Identifying an abuser before serious damage to the child leads to suspicions, reports, and frequently ineffective action is difficult, to say the least. Since the most and the worst abuses occur against children less than five years of age, and the majority of them, less than one, the odds are against the child speaking out or seeking help. Silent partners in abuse cases usually turn out to be so intimidated they aren't likely sources of help for the child either. So realistically who is left to speak out for the child? To seek help for the child? To do anything to protect the child?

Mysteriously56 blog comments in The Home Visiting Program Falls Short of Goal to Prevent Child Abuse article... that the "researchers found that mothers with higher levels of depression were up to three times more likely to severely physically assault their children than those with little or no depression. Mothers with no partner and those in violent relationships were up to six times more likely to severely assault their [children] compared to those in nonviolent relationships." And Dr. Melissa Clouthier offers some interesting thoughts on theconnection of Nature and Nurture in relationship to depression that contribute some insight into why this all relates to child abuse. But regardless of who abuses or why, important questions remain... who are those who will speak for the abused child? Where are those who will protect the abused child? Why aren't they protecting more children now? When will they? What can change the present situation to ensure better future protection for all children?

Theoretically the professional or para-professional who is trained to recognize and identify children-at-risk could be a first line of defense. However, "A highly lauded and widely adopted program that relies on home visits by paraprofessionals to promote effective parenting in families at risk of child abuse succeeded in building trust, but neither prevented abuse nor reduced known risk factors, according to results of a study directed by researchers at Johns Hopkins Childrens Center."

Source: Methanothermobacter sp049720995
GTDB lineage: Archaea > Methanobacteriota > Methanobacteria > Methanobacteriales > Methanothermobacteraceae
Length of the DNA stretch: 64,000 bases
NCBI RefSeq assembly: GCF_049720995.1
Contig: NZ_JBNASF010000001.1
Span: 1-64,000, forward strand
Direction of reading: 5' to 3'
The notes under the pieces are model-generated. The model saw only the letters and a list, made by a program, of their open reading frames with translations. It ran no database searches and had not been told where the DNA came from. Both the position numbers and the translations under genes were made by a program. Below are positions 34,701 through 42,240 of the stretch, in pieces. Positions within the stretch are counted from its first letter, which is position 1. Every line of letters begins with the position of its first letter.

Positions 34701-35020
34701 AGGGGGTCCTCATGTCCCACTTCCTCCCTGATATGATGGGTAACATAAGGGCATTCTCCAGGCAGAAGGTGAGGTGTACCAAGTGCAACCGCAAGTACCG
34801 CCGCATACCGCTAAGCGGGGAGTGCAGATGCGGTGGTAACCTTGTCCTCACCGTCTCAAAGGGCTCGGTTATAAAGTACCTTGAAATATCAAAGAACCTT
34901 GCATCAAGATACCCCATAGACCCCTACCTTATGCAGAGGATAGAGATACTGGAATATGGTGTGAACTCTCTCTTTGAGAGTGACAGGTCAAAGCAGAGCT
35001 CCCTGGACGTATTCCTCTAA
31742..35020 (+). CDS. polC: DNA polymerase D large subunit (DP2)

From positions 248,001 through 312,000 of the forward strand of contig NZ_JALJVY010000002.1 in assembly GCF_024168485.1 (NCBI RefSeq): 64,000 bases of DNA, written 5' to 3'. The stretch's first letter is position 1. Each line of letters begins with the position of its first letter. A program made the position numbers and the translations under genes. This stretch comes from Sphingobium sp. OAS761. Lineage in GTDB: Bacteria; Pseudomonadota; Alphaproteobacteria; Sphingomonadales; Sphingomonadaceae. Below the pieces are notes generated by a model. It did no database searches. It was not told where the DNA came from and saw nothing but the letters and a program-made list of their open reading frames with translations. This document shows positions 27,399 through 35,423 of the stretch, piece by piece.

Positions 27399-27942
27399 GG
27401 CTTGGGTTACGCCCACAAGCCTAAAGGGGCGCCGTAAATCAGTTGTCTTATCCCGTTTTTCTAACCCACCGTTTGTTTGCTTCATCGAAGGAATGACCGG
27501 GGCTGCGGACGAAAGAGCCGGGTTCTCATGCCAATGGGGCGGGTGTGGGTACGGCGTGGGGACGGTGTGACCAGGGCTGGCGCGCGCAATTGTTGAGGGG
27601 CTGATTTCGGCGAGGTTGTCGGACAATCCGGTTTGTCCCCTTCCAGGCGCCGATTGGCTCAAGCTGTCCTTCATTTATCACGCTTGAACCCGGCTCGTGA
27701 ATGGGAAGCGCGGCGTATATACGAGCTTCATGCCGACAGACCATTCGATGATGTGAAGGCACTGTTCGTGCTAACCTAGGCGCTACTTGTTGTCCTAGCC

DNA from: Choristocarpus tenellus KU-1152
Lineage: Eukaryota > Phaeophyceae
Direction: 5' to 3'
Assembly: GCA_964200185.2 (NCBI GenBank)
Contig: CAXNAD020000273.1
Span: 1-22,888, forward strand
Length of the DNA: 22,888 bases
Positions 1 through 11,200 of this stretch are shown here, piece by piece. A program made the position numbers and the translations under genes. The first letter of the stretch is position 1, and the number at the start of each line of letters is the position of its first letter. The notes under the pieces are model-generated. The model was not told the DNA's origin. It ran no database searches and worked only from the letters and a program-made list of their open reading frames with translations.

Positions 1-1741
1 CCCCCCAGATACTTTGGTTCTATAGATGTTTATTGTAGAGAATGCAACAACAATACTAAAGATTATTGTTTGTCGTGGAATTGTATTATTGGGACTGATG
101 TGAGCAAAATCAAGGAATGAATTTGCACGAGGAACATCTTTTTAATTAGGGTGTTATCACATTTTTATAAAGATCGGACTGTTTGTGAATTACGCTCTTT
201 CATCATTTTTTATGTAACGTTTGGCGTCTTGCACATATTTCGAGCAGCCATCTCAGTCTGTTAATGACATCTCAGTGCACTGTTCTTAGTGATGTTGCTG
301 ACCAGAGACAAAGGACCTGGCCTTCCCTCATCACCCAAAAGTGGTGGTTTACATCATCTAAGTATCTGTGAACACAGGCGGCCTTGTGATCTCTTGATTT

That's a major disappointment to many. I remember when this program began in the early 90's. I remember the high hopes (..and high hype!). I remember wanting to believe this project could lead to an answer to the same question still being asked...what can be done to minimize risk for identified at-risk of abuse and neglect children.

Well, in a sense the program and this report do provide an answer...but the answer isn't the one I wanted even though I admit it isn't one that surprises me. The question that remains for me is whether the program had to fail due to inherent flaws, or whether the program had to fail because the same problems that surface in all such programs contributed to the results disclosed by the researchers. "Insufficient training...lack of formal coordination between the home visit programs and community resource organizations, and poor record keeping" contributed to the problems. Ineffective supervision, failure to identify risks or direct families to community resources and other similar weaknesses doomed the program more than any flaws in the program itself.

Ultimately though, I think what most contributed to the failure of this and many other programs is a common human trait... "Program leaders and staff were very passionate about their work and really believed they were preventing child abuse." This desire to believe frequently leads to denial of the obvious when it conflicts with maintaining an ego image of oneself! And isn't that true for could-be, would-be, even those who are active child abusers?